25. 25. OOPS!: on-line ontology diagnosis P25 descriptionTitle P25. Defining a relationship as inverse to itself Importance level Important Aspects Modelling decisions Affects to Object properties Description A relationship is defined as inverse of itself. In this case, this relationship could have been defined as owl:SymmetricProperty instead. Examples Graphical representation and/or OWL code Natural language description <<owl:inverseOf>> <<owl:ObjectProperty>> hasBorderWith The graphical example shows the object property “hasBorderWith”, which has been defined as inverse of itself by means of the primitive owl:inverseOf. How to solve it One should check whether the object property defined as inverse of itself satisfies the following condi- tion: every time the object property holds between the individuals “a” and “b” it also holds between “b” and “a”. If the object property does fulfil the condition, it should be defined as symmetric (using owl:SymmetricProperty) and the owl:inverseOf statement should be deleted. While the situation described in this pitfall will not lead to any reasoning problem and it could be considered a workaround to avoid increasing the ontology expressivity, it is more accurate to define the object property as symmetric (using owl:SymmetricProperty) instead of as inverse to itself. Table 6: P25. Defining a relationship as inverse to itself Code M1-P25. Detecting relationships inverse to themselves Pitfall cardinality N Method addresses Object properties Technique Structural pattern matching Pitfall affects to Object properties Description This method iterates over the list of object properties included in the ontology. If a given object property acts at the same time as subject and object in an owl:inverseOf statement (pattern A), then a pitfall is flagged. Patterns Graphical representation and/or OWL code Natural language description Pattern A: <<owl:inverseOf>> <<owl:ObjectProperty>> objectPropertyS The graphical pattern shows an object property that has an owl:inverseOf axiom whose target object property is the same object property. Table 7: Detection method proposed for P25 8 Pitfalls and methods: example P25 25 P25. Defining a relationship as inverse to itselfTitle P25. Defining a relationship as inverse to itself Importance level Important Aspects Modelling decisions Affects to Object properties Description A relationship is defined as inverse of itself. In this case, this relationship could have been defined as owl:SymmetricProperty instead. Examples Graphical representation and/or OWL code Natural language description <<owl:inverseOf>> <<owl:ObjectProperty>> hasBorderWith The graphical example shows the object property “hasBorderWith”, which has been defined as inverse of itself by means of the primitive owl:inverseOf. How to solve it One should check whether the object property defined as inverse of itself satisfies the following condi- tion: every time the object property holds between the individuals “a” and “b” it also holds between “b” and “a”. If the object property does fulfil the condition, it should be defined as symmetric (using owl:SymmetricProperty) and the owl:inverseOf statement should be deleted. While the situation described in this pitfall will not lead to any reasoning problem and it could be considered a workaround to avoid increasing the ontology expressivity, it is more accurate to define the object property as symmetric (using owl:SymmetricProperty) instead of as inverse to itself. Table 6: P25. Defining a relationship as inverse to itself Code M1-P25. Detecting relationships inverse to themselves Pitfall cardinality N Method addresses Object properties Technique Structural pattern matching Pitfall affects to Object properties Description This method iterates over the list of object properties included in the ontology. If a given object property acts at the same time as subject and object in an owl:inverseOf statement (pattern A), then a pitfall is flagged. Title P25. Defining a relationship as inverse to itself Importanc level Aspects Modelling decisions Affects to Description A relationship is defined as inverse of itself. In this case, this relationship c owl:SymmetricProperty instead. Examples Graphical representation and/or OWL code Natural langu <<owl:inverseOf>> <<owl:ObjectProperty>> hasBorderWith The graphical example “hasBorderWith”, which of itself by means of the How to solve it One should check whether the object property defined as inverse of itself sa tion: every time the object property holds between the individuals “a” and “b” and “a”. If the object property does fulfil the condition, it should be de owl:SymmetricProperty) and the owl:inverseOf statement should be deleted. While the situation described in this pitfall will not lead to any reasoning considered a workaround to avoid increasing the ontology expressivity, it is m object property as symmetric (using owl:SymmetricProperty) instead of as inver Table 6: P25. Defining a relationship as inverse to Title P25. Defining a relationship as inverse to itself Importance level Important Aspects Modelling decisions Affects to Object properties Description A relationship is defined as inverse of itself. In this case, this relationship could have been defined as owl:SymmetricProperty instead. Examples Graphical representation and/or OWL code Natural language description <<owl:inverseOf>> <<owl:ObjectProperty>> hasBorderWith The graphical example shows the object property “hasBorderWith”, which has been defined as inverse of itself by means of the primitive owl:inverseOf. How to solve it One should check whether the object property defined as inverse of itself satisfies the following condi- tion: every time the object property holds between the individuals “a” and “b” it also holds between “b” and “a”. If the object property does fulfil the condition, it should be defined as symmetric (using owl:SymmetricProperty) and the owl:inverseOf statement should be deleted. While the situation described in this pitfall will not lead to any reasoning problem and it could be considered a workaround to avoid increasing the ontology expressivity, it is more accurate to define the object property as symmetric (using owl:SymmetricProperty) instead of as inverse to itself. Table 6: P25. Defining a relationship as inverse to itself Code M1-P25. Detecting relationships inverse to themselves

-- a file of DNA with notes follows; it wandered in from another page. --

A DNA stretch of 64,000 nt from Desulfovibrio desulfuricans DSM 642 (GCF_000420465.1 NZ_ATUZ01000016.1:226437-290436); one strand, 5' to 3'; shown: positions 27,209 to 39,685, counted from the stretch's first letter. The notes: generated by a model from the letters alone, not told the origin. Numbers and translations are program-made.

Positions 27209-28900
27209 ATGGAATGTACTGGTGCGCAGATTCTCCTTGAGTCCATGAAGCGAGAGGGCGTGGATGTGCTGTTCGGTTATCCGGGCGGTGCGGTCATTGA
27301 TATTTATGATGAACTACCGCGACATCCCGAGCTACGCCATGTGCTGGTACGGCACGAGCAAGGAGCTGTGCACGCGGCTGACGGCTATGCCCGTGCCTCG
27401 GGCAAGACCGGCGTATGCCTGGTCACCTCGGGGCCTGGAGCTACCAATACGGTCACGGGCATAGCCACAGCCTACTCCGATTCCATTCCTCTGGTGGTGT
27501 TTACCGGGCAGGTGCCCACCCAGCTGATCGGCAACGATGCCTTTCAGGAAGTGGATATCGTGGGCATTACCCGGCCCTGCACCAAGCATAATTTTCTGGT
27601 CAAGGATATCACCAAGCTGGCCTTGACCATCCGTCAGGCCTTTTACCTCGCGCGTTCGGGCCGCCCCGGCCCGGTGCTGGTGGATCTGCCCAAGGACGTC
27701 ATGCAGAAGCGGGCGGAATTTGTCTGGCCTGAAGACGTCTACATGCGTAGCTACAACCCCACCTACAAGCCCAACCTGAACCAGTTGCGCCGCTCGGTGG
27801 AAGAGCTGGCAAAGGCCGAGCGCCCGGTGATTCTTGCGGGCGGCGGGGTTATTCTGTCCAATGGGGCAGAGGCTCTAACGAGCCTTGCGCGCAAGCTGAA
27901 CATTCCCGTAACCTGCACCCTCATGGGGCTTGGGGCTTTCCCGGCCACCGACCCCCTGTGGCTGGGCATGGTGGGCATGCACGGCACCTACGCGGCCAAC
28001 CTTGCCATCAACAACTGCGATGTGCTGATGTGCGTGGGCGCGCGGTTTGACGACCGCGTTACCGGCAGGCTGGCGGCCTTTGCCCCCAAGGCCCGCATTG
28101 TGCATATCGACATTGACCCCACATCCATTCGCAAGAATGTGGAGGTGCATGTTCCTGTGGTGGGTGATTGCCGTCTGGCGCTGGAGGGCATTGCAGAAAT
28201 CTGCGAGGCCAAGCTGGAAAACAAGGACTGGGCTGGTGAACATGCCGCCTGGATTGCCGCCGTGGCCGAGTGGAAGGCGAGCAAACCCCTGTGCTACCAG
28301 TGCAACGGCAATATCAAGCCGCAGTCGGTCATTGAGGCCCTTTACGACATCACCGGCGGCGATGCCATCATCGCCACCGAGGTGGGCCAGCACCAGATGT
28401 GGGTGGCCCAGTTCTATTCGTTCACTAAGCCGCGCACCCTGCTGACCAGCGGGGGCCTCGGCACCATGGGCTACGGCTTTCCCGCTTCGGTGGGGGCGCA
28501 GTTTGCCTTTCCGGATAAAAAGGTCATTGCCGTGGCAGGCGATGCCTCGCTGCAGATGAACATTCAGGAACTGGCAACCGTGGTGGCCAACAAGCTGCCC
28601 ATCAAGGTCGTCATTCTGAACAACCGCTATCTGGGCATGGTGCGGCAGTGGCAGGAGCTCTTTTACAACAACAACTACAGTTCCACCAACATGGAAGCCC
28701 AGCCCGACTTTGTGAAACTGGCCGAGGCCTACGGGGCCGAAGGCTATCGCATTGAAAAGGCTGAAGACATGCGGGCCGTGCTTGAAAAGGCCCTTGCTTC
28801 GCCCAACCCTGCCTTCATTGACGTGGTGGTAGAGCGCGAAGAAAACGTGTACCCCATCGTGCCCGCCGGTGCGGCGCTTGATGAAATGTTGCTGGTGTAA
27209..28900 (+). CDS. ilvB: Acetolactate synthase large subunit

26. 26. OOPS!: on-line ontology diagnosis Pitfalls and methods: example P25 26 M1-P25. Detecting relationships inverse to themselvesP25 description While the situation described in this pitfall will not lead to any reasoning problem and it could be considered a workaround to avoid increasing the ontology expressivity, it is more accurate to define the object property as symmetric (using owl:SymmetricProperty) instead of as inverse to itself. Table 6: P25. Defining a relationship as inverse to itself Code M1-P25. Detecting relationships inverse to themselves Pitfall cardinality N Method addresses Object properties Technique Structural pattern matching Pitfall affects to Object properties Description This method iterates over the list of object properties included in the ontology. If a given object property acts at the same time as subject and object in an owl:inverseOf statement (pattern A), then a pitfall is flagged. Patterns Graphical representation and/or OWL code Natural language description Pattern A: <<owl:inverseOf>> <<owl:ObjectProperty>> objectPropertyS The graphical pattern shows an object property that has an owl:inverseOf axiom whose target object property is the same object property. Table 7: Detection method proposed for P25 Title P25. Defining a relationship as inverse to itself Importance level Important Aspects Modelling decisions Affects to Object properties Description A relationship is defined as inverse of itself. In this case, this relationship could have been defined as owl:SymmetricProperty instead. Examples Graphical representation and/or OWL code Natural language description <<owl:inverseOf>> <<owl:ObjectProperty>> hasBorderWith The graphical example shows the object property “hasBorderWith”, which has been defined as inverse of itself by means of the primitive owl:inverseOf. How to solve it One should check whether the object property defined as inverse of itself satisfies the following condi- tion: every time the object property holds between the individuals “a” and “b” it also holds between “b” and “a”. If the object property does fulfil the condition, it should be defined as symmetric (using owl:SymmetricProperty) and the owl:inverseOf statement should be deleted. While the situation described in this pitfall will not lead to any reasoning problem and it could be considered a workaround to avoid increasing the ontology expressivity, it is more accurate to define the object property as symmetric (using owl:SymmetricProperty) instead of as inverse to itself. Table 6: P25. Defining a relationship as inverse to itself Code M1-P25. Detecting relationships inverse to themselves Pitfall cardinality N Method addresses Object properties Technique Structural pattern matching Pitfall affects to Object properties Description This method iterates over the list of object properties included in the ontology. If a given object property acts at the same time as subject and object in an owl:inverseOf statement (pattern A), then a pitfall is flagged. Patterns Graphical representation and/or OWL code Natural language description Pattern A: <<owl:inverseOf>> <<owl:ObjectProperty>> objectPropertyS The graphical pattern shows an object property that has an owl:inverseOf axiom whose target object property is the same object property. Table 7: Detection method proposed for P25 8